[rfc-i] a possible refinement to draft-iab-rfc-editor-model
leslie at thinkingcat.com
Sun Mar 22 15:29:58 PDT 2009
Danny McPherson wrote:
> On Mar 20, 2009, at 12:29 PM, Leslie Daigle wrote:
>> Pieces Flying in Formation -- or not
>> The problem stems from the fact that we have taken something that was
>> once one organization, with loose ties of responsibility to the IAB, and
>> are breaking it up into 4 separable parts that are (contractually) bound
>> to the IAOC. All the tinkering has been to try to draw lines and
>> arrows to describe how the pieces will fly together, and how the IAB
>> will (or will not) have some continued oversight role for some or all of
>> it, and the IAOC/IAD for other aspects. As described today, the pieces
>> are aligned and have some kind of formation. As we go forward, forces
>> will pull them apart as they each respond to needs and requirements in
>> their own area. It's not actually clear that the roles will even start
>> out from where they are today: the first implementors want to "fix"
> Can you clarify what you mean by "the first implementors want to
> "fix" them"?
Sorry -- it was short hand: just that there is no doubt anyone taking
up a role will want to make improvements and efficiencies to fit their
own processes/view of the world. And that such changes might not be
perfectly aligned with other changes/the rest of the system.
>> The Proposal
>> If the missing piece is the container function, let's put it back into
>> draft-iab-rfc-editor-model. Leave all the 4 functions (mostly) as they
>> are, but introduce the RFC Editor Function (or Framework) committee as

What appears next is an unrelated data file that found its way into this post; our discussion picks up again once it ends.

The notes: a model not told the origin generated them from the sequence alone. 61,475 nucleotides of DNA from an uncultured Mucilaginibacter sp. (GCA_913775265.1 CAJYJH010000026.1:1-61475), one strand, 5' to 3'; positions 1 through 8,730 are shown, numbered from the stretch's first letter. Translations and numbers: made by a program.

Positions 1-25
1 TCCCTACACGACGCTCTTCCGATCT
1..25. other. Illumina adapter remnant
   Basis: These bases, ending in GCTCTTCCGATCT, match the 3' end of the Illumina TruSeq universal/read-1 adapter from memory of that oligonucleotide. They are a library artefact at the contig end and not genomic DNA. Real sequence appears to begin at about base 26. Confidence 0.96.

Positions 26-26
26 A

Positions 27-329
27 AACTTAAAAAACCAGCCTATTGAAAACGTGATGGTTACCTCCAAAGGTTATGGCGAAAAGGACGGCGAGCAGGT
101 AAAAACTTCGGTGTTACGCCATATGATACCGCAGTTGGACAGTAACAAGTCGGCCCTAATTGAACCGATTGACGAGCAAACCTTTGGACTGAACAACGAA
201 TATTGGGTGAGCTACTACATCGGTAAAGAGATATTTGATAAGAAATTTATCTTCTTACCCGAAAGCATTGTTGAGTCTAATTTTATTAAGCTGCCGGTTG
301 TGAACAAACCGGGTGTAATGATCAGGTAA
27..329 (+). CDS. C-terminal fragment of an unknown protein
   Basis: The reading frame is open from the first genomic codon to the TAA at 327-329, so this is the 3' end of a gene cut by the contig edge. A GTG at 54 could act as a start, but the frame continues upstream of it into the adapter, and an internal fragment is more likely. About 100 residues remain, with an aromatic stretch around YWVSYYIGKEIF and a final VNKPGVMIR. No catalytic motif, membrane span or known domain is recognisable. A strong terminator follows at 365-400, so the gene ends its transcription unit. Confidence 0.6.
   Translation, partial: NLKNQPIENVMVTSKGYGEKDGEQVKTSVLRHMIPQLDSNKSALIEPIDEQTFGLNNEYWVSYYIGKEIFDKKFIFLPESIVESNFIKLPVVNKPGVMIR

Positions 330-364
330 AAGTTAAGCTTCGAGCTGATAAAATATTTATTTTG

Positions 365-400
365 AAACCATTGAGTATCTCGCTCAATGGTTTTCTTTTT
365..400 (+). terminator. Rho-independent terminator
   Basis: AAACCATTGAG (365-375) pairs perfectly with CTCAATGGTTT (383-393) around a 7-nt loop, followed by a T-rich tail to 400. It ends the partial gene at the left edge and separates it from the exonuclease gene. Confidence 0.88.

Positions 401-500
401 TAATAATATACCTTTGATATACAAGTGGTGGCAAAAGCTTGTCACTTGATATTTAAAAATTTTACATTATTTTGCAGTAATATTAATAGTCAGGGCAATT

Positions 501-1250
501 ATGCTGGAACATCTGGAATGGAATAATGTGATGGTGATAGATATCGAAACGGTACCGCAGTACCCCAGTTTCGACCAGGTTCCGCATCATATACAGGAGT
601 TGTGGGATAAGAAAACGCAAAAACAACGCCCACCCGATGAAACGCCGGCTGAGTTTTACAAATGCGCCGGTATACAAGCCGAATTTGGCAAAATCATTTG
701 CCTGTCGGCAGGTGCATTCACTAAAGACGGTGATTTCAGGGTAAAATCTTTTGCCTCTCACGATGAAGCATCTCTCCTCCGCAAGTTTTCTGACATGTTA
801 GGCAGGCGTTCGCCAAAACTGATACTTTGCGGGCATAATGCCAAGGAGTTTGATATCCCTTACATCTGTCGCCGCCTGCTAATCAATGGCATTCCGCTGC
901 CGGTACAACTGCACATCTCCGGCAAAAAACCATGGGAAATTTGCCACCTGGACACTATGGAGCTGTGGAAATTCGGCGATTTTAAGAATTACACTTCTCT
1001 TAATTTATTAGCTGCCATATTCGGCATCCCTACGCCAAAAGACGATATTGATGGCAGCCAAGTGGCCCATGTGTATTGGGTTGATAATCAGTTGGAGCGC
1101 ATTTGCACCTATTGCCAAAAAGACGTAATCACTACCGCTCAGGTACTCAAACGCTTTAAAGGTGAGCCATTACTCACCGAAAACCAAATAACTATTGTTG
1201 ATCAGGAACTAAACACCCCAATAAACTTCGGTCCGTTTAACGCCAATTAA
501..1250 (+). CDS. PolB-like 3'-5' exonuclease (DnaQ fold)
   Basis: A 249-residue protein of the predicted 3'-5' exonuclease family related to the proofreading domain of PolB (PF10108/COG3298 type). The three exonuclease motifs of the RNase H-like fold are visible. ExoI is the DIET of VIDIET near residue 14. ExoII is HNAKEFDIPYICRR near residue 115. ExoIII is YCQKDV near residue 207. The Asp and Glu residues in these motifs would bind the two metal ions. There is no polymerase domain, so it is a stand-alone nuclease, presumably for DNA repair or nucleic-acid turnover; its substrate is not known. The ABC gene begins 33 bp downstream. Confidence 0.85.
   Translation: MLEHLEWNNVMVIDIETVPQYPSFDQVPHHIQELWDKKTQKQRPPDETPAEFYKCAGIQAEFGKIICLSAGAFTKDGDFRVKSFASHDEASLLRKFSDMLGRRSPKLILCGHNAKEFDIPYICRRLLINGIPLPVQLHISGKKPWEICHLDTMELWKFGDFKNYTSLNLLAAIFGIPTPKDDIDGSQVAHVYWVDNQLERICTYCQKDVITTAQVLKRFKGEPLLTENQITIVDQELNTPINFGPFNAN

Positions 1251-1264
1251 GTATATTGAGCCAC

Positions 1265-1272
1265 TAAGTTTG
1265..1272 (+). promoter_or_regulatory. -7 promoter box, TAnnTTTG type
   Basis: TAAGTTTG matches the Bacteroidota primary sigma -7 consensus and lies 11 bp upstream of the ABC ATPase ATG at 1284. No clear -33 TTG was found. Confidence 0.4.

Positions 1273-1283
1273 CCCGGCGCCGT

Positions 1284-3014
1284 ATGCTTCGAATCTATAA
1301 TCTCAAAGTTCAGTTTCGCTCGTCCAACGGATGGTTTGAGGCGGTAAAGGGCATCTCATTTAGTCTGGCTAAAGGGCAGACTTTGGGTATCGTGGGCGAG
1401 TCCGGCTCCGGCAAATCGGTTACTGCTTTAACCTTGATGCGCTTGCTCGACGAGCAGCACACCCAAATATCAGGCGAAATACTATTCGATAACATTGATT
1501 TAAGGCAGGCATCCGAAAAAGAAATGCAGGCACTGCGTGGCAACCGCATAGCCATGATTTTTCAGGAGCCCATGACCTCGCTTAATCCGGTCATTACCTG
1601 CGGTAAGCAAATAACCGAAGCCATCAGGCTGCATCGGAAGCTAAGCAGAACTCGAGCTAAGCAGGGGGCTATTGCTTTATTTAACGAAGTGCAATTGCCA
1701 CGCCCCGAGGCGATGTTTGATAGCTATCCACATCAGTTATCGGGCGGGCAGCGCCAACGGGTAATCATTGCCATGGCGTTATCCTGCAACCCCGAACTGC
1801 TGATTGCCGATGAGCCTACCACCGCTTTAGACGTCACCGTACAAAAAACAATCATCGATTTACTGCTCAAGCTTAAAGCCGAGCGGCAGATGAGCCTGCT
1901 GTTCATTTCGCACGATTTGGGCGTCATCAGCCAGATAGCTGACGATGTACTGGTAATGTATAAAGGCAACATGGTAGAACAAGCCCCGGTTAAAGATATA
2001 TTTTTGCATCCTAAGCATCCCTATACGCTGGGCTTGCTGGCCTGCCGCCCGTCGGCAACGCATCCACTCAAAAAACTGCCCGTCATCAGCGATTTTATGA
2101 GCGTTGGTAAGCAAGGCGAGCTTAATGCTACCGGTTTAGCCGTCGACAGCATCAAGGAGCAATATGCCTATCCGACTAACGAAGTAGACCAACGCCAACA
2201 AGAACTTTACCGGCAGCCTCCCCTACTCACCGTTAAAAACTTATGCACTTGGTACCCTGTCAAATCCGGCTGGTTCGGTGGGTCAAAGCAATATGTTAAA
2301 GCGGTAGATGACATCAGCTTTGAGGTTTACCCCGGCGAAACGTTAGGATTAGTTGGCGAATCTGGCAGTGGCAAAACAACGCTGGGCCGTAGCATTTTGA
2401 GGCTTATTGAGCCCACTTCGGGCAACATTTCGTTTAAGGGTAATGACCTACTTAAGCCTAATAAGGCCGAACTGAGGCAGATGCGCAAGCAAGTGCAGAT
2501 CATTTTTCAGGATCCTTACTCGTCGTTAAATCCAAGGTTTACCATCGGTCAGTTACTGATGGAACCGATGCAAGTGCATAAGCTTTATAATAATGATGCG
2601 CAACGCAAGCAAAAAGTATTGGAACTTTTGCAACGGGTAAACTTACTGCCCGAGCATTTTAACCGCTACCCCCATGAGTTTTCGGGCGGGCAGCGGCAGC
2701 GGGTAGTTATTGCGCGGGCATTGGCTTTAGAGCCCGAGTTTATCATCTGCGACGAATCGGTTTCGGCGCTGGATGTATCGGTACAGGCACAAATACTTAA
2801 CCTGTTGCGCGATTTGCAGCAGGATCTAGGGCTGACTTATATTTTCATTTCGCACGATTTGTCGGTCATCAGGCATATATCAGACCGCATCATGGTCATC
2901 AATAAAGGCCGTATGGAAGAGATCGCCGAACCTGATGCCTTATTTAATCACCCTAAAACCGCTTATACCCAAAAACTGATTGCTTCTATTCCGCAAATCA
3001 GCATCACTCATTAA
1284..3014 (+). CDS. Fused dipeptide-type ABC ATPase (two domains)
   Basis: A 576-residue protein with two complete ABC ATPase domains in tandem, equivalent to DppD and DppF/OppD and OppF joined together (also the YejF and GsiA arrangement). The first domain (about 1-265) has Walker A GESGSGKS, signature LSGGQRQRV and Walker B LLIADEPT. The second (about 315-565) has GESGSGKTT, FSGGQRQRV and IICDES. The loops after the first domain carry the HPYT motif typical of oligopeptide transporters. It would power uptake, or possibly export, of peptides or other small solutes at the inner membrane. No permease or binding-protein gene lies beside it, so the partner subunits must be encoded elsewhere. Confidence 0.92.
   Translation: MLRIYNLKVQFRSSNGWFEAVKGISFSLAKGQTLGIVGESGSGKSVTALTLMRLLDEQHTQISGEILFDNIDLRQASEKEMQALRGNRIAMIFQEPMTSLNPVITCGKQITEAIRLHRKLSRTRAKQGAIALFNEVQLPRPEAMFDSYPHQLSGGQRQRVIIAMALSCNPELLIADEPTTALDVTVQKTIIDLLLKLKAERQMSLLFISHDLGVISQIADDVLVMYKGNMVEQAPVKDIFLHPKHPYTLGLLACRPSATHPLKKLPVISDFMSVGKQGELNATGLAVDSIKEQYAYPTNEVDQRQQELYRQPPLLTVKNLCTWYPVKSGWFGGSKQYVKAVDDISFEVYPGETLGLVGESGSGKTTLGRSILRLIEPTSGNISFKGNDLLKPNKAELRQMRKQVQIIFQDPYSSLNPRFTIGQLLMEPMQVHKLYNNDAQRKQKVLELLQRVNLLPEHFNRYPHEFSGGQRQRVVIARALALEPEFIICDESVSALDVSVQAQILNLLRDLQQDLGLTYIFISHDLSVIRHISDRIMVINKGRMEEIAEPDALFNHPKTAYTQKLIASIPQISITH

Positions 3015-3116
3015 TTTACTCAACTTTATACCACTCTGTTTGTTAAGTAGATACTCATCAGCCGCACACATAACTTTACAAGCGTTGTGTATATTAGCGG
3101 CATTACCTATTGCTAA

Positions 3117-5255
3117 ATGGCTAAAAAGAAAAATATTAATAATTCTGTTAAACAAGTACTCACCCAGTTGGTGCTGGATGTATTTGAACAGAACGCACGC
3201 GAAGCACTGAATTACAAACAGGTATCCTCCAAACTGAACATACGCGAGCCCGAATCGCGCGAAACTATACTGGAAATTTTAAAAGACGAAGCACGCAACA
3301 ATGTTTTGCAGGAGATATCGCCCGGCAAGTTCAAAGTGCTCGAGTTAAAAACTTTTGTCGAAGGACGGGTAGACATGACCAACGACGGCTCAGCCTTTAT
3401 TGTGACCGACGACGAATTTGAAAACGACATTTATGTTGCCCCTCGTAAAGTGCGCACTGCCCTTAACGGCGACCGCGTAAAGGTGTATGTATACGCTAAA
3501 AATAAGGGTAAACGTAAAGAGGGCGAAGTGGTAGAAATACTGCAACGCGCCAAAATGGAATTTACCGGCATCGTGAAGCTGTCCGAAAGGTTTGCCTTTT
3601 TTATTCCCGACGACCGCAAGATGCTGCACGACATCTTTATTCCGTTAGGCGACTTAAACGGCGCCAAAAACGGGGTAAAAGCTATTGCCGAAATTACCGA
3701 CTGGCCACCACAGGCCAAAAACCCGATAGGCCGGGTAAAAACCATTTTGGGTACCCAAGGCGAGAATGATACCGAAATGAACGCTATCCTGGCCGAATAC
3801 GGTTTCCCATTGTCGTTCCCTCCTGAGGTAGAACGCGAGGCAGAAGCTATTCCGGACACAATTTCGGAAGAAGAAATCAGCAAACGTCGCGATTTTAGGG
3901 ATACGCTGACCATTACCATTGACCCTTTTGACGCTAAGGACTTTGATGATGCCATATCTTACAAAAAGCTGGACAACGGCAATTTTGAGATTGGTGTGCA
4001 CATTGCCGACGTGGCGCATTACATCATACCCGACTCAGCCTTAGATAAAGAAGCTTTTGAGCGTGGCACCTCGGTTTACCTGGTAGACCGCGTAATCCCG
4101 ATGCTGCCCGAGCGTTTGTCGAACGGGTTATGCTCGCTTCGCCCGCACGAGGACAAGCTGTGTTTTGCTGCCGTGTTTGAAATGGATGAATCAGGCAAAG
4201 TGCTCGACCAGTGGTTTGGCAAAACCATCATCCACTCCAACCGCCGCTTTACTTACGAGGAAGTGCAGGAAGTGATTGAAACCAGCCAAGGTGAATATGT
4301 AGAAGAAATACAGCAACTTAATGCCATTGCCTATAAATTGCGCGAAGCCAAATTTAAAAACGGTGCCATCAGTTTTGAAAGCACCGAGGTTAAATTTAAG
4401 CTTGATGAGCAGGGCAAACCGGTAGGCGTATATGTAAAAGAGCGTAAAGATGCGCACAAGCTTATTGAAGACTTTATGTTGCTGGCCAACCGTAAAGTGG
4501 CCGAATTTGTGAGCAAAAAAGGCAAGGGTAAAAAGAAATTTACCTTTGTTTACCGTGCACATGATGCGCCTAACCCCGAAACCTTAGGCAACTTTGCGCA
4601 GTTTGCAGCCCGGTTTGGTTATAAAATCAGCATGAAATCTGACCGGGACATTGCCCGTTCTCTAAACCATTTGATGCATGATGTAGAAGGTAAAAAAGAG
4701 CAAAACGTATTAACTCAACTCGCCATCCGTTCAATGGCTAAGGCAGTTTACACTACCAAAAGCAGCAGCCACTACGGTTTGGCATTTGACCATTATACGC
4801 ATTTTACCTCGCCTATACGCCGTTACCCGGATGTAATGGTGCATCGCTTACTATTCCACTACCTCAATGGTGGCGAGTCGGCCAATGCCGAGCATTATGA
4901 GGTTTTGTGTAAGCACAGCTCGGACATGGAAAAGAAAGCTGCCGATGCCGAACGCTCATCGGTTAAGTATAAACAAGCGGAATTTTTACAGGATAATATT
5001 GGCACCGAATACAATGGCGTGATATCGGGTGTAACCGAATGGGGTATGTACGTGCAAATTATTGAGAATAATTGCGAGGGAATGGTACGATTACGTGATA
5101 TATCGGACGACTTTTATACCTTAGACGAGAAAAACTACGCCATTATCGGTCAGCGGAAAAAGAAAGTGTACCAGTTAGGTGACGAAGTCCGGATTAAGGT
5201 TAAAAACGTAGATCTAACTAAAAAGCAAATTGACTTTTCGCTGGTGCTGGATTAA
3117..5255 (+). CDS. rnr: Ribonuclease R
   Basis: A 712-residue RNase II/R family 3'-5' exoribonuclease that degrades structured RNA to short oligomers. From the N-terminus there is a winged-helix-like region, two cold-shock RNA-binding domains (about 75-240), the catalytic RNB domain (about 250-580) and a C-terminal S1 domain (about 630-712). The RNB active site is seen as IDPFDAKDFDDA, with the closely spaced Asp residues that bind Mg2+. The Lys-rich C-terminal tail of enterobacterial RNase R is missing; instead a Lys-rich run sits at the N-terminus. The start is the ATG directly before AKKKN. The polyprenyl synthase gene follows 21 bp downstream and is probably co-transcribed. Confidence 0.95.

>> the focal point for binding them together, and populate it with living
>> people, not an inanimate document.
>> Specifically: The RFC Editor Framework is a committee chartered by the
>> IAB to oversee the interpretation and evolution of the RFC Series (as
>> defined in RFC4844). This takes the place of one of the advisory
>> committees described in draft-iab-rfc-editor-model. This committee
>> "holds the flame" of the RFC Series, providing interpretation of the
>> current definition, indicating when current implementation is in need of
>> improvement, and invoking appropriate community discussion when change
>> is needed. It provides consistency and constancy of the RFC Series
>> interpretation over time, and is a resource for the IAD in setting and
>> managing contracts. It is responsible to the IAB: any of its decisions
>> are appealable to the committee and then to the IAB. [I'm having a hard
>> time really imagining WHAT decisions it will make, let alone why they
>> would be appealable, but it seems important to specify]. The
>> committee provides guidance to the RSE, who in turn provides guidance to
>> the IAD for any decisions with contractual implications for the ISE,
>> Production House, or Publisher.
> What does "guidance" actual entail in your vision here?
Largely advice and different perspectives. It is not "directive" in the
sense of "you must do X", although it should be clear that the RSE ought
to address input from the committee even if he doesn't follow it, and
ditto for the IAD.
>> This committee is chartered with as much formality as, say, the IRTF:
>> it's not a subcommittee or a temporary kludge. The IAB appoints a chair